Thank you Angela Tucker from Prairie Crossing Elementary! I am always on the lookout for articles just like this!
Today some pretty important visitors came to see the Primary Innovation Studio—-on the 4th day of school! I was so nervous, but a treasured friend gave me these words, “A visit like this can be a tremendous amount of pressure, but I am confident that your lesson will be fabulous. If you start to feel your adrenaline, just breathe and focus on the kids, they will center you!”
Isn’t that the truth in the midst of national change, turmoil and disagreement in regard to education, change and reform. One just has to breathe and think of the reason we do what we do—the kids.
In this photo, you see kids interacting with NEARPOD. I highly recommend this application for primary teachers. After a couple attempts, kids start to get the hang of it. It is great formative assessment at a glance.
The kids, the kids, the kids. They are leading the way as we venture into new territory. Is it relaxing?–NO. Is is easy?—NO. Is it like other years?–NO. Is it fun—YES! I am finding that the kids are so thrilled that it is hard to wrangle them at times—a herding cats sort of feeling! I have energy in this class, and energy means that I will need my teacher toe shoes this year, ready for every mountain and valley!
Putting together the Primary Innovation Studio has been fun, but today was the best ever. Finally the students arrived, and we put the space to the test. The simplicity of the environment is interesting to me, as student work and student movement is the highlight of the room, not the decor. The puzzle tables are a great success, with kids enjoying the ability to work together and move freely. Love the Jaxx beanbags. I was surprised to see them seating up to 4-5 kids! I wish the carpet was a bit bigger; however, we made a grand circle around it and had some great sharing times. My favorite part is the space in the room which was the most challenging to plan, and that is the raised bar. I was worried about students maneuvering the stools; however, they just jumped right up on them, enjoying the touch and presenting today! This afternoon a SMART Interactive Flat Panel. This unit will have touch points for kids and I can’t wait to get them busy on it.Students who are pictured have given permission to be on the blog.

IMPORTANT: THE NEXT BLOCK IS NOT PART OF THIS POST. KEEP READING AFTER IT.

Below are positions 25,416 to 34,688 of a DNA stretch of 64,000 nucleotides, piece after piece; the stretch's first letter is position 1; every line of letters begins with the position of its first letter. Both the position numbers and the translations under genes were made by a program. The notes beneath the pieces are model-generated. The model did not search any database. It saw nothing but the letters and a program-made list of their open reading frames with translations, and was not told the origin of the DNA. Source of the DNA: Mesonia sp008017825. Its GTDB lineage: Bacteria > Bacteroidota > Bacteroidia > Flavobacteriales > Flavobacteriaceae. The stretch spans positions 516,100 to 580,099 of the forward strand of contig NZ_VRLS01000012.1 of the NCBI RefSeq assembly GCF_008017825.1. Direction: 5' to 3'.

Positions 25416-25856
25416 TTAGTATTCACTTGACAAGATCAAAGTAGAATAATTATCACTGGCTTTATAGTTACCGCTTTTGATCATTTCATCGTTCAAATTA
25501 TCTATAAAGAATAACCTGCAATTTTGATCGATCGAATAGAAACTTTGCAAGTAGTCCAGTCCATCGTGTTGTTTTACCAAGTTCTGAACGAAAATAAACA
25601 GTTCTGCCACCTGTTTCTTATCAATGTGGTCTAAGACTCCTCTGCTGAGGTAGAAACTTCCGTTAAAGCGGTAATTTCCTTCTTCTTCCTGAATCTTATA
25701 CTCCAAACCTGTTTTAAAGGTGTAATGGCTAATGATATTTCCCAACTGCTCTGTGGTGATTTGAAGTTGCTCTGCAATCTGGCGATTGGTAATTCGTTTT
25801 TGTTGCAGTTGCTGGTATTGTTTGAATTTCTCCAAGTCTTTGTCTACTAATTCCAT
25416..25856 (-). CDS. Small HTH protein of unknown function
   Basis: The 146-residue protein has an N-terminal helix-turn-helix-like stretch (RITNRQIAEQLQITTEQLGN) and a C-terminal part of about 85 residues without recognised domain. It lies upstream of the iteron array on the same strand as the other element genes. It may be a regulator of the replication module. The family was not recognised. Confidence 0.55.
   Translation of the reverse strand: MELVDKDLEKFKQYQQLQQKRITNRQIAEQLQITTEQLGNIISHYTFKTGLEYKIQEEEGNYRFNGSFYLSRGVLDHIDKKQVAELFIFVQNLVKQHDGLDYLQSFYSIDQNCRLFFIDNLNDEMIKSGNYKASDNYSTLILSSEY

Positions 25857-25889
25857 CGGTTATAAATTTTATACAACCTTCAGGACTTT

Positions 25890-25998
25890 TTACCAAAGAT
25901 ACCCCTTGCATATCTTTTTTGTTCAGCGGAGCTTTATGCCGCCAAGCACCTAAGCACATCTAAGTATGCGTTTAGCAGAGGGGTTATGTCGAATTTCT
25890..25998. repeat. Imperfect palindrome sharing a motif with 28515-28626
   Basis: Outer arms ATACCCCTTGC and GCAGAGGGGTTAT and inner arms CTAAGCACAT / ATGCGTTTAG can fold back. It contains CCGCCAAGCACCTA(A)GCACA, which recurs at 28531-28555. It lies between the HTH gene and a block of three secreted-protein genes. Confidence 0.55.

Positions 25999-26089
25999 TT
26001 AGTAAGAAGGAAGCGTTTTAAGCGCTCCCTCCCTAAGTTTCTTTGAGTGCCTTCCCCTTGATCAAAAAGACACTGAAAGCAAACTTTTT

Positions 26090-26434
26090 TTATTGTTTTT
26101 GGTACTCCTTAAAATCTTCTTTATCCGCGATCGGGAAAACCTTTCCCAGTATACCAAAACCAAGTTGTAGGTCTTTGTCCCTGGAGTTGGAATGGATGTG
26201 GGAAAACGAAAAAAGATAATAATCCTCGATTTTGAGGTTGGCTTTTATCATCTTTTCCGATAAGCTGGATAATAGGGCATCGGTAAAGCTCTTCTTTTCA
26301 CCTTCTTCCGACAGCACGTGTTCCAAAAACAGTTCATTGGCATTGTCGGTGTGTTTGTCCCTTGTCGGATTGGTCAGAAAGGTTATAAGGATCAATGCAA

It takes a village. The pieces are slowly coming together as the Primary Innovation Studio gets in shape for the most important part: KIDS!
The countdown is in full swing as construction workers install their finishing touches, accepting that some things will not be shipped in time, and concentrating on thinking about my students, their needs and my plans. Today, as I (somewhat) relaxed in the new space, a colleague popped in. She and I discussed the mundane subject of the traditional number line that crawls around the classroom. I asked her, “Where should I put it? How high? How low?” She replied with, “Do you really need a number line crawling around the room to teach numeracy? Do kids really use it and refer to it?” This made us think and discuss for about 10 minutes. We brainstormed some options that fit with a more personalized model for students and a more flexible approach to space. After this discussion, the traditional number line was transformed into a roll which could be used at a moment’s notice on the floor, tacked on the wall for learning, or taken out into the hallway, plus more differentiated number grids and lines for individual learners.